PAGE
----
We began today with some rousing warm ups, including a fun game to build energy and commitment. To my delight, this group jumped in with far more gusto than either of the previous groups. I believe this is due to the example provided by the returning members of the group, who are so enthusiastic and committed. We played another game after that and, again, it went far better more quickly than it usually does.
We moved on to an improv game that one of the new participants had played before. She jumped right in at the end of my explanation, and the group just took it from there. They showed a lot of imagination and willingness to be very silly, which is the first step toward letting themselves be as emotionally vulnerable as one needs to be to fully commit to some of the characters in a play like Romeo and Juliet. I made sure they knew that their improvisation doesn’t HAVE to be funny, but that it’s great that they’re so willing to put themselves out there. We also discussed excellent comic actors who are gifted dramatic actors as well.
Toward the end of the session, the women decided that they wanted to read through the 20 minute Romeo and Juliet again. It was very fun this second time, but some of the women expressed that they are itching to know what some of the scenes look like in their original, tragic form. One of the returning participants recalled the monologue from Richard III we worked on about a year ago (Anne: Set down, set down your honorable load…), began reciting the piece (accompanied by another veteran) and then wanted to know why we weren’t staging that play. I explained again that the majority vote was in favor of a play with some uplifting or comedic elements, and that anything “funny” in Richard III is very darkly so. Most of the new participants then expressed that they would have no problem working on a darker piece, but that they are happy to work on the one we’ve already chosen this session.
After warm ups today, we revisted the improv game that we learned last Thursday. The women are already showing improvement at this game, thinking more quickly on their feet and finding very creative ways to play. We had a lot of fun with it.
I asked them what they wanted to do next, and they decided to work on the “What a piece of work is a man…” monologue from Hamlet. We read it as a group, from punctuation to punctuation, and then a few women volunteered to share what they had gotten from it. Gathering together all of the ideas they expressed, we got the gist of the piece right off the bat. We then went through it again, breaking it down phrase by phrase to get more detailed meaning.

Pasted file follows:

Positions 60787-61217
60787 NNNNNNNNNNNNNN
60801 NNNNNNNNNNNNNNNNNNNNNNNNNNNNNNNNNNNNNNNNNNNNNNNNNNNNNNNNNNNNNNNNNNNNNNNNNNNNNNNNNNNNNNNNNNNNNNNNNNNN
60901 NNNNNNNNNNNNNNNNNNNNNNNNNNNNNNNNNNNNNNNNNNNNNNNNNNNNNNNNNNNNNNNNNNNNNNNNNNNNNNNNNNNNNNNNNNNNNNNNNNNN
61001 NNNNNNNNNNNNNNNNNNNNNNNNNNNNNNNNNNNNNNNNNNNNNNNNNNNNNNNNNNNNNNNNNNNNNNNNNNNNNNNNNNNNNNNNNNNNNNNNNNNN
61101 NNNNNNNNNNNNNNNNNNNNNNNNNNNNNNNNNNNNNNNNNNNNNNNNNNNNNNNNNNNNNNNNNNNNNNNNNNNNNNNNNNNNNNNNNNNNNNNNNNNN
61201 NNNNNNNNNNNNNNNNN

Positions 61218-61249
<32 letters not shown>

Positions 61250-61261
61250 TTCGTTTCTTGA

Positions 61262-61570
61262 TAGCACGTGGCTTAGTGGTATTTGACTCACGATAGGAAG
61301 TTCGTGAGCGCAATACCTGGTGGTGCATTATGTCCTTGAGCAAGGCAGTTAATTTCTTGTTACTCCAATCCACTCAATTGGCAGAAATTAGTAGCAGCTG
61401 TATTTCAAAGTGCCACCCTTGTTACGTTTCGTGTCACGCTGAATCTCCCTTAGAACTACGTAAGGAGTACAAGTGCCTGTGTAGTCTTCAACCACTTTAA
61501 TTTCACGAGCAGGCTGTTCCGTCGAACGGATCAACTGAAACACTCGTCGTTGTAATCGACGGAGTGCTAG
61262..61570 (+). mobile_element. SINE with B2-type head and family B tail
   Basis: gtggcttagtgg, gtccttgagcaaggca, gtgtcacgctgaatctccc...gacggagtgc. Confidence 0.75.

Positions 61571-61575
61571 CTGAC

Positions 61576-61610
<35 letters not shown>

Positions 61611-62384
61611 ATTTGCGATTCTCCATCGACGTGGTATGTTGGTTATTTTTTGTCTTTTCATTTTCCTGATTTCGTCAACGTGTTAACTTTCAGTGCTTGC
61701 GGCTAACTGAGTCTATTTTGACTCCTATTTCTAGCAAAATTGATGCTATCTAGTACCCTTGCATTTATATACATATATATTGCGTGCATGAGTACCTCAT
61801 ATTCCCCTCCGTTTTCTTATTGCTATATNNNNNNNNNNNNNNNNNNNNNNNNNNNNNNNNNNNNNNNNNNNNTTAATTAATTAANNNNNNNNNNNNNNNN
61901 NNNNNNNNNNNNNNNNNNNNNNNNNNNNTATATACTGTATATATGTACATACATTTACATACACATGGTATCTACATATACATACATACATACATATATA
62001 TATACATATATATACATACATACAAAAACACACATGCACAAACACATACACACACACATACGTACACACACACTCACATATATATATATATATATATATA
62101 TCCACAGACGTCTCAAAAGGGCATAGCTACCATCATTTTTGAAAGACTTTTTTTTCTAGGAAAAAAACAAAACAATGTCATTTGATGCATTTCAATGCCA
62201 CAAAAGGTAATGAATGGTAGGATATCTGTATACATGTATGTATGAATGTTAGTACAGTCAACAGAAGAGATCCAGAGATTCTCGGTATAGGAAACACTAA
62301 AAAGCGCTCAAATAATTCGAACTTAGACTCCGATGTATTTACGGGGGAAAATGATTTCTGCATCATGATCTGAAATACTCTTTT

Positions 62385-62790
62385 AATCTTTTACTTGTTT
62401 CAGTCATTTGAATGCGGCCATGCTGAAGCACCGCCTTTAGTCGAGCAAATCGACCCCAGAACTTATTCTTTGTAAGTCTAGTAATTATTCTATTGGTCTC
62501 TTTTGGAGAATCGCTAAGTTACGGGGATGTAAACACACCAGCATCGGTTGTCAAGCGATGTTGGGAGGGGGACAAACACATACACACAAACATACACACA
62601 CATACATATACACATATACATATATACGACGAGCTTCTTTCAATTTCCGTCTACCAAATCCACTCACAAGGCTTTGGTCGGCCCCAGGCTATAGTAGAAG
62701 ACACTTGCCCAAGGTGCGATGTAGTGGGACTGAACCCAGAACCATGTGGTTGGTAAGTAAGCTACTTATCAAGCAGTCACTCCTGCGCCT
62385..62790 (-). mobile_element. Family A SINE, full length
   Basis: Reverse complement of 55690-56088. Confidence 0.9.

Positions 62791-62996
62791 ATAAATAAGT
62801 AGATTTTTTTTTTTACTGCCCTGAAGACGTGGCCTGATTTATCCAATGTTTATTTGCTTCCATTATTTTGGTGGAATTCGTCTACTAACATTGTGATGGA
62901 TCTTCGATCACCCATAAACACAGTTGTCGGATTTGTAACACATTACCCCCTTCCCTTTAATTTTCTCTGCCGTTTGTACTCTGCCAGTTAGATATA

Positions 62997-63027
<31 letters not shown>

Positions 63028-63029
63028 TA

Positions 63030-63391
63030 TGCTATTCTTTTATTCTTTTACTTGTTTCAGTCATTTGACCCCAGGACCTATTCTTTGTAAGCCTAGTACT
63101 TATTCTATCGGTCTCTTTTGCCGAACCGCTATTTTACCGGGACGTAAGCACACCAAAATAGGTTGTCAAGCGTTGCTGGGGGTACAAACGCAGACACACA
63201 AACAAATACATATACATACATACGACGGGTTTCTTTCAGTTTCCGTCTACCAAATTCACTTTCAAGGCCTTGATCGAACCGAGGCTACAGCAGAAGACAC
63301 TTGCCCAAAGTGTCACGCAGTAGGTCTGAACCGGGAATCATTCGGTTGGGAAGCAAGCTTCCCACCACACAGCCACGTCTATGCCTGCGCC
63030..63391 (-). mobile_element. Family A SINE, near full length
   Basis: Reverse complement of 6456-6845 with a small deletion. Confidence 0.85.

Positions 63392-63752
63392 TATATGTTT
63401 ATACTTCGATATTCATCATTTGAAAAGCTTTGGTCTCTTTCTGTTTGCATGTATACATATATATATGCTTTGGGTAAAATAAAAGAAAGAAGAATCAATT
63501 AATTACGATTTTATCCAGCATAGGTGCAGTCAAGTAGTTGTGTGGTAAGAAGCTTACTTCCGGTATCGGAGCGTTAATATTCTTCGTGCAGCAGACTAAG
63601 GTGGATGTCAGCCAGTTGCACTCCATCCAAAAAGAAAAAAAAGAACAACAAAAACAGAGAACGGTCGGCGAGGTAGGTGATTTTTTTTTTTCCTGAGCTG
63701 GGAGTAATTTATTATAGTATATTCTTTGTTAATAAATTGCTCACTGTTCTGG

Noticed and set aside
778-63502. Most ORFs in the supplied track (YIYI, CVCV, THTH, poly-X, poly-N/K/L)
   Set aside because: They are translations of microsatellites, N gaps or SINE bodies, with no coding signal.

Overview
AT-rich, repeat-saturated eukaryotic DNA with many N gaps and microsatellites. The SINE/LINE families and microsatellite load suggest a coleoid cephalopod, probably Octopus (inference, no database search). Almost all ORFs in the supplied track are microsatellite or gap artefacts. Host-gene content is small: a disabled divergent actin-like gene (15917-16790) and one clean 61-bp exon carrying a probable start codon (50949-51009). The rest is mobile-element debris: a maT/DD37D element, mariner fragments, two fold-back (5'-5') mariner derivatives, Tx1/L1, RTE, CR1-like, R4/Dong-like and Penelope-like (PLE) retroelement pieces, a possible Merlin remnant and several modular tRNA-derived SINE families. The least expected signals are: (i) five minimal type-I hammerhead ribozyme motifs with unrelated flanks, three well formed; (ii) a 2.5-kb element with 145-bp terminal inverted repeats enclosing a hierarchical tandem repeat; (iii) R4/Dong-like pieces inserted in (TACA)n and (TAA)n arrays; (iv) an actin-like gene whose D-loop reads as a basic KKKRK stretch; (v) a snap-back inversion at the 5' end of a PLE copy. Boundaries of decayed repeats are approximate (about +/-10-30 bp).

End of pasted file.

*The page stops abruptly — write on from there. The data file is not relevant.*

Several women then volunteered to “read the piece with feeling.” The first to read went through it twice, slowing down the second time and saying that she was starting to “feel it” more. The next to read showed that she already grasps the musicality of the language – it was a very expressive reading; she took her time and expressed a firm understanding of the piece in the way she lingered over certain words. The group was very impressed and excited.
I then introduced the concept that, in acting, the most important thing to remember is the character’s objective or goal in a scene – everything flows from that. I asked them what they thought Hamlet’s objective might be in this piece, and they arrived at him asking for help. The next four women to read the piece, all tried to focus on that with varying success. The language is very challenging for some, obviously, but we all reassured them that, with practice, they will master it.
One of the women then stated that, while she’s having fun, she really wants to get to know everyone better. I asked the group if they’d like to do some exercises specifically for team building, since we’ve already broken the ice, and they said yes. I am hoping that this approach – following their lead, easing them into these activities that make us more vulnerable to one another, instead of starting off with those exercises – will pay off in the end, since they’ve already built a foundation of trust without our overtly going after it.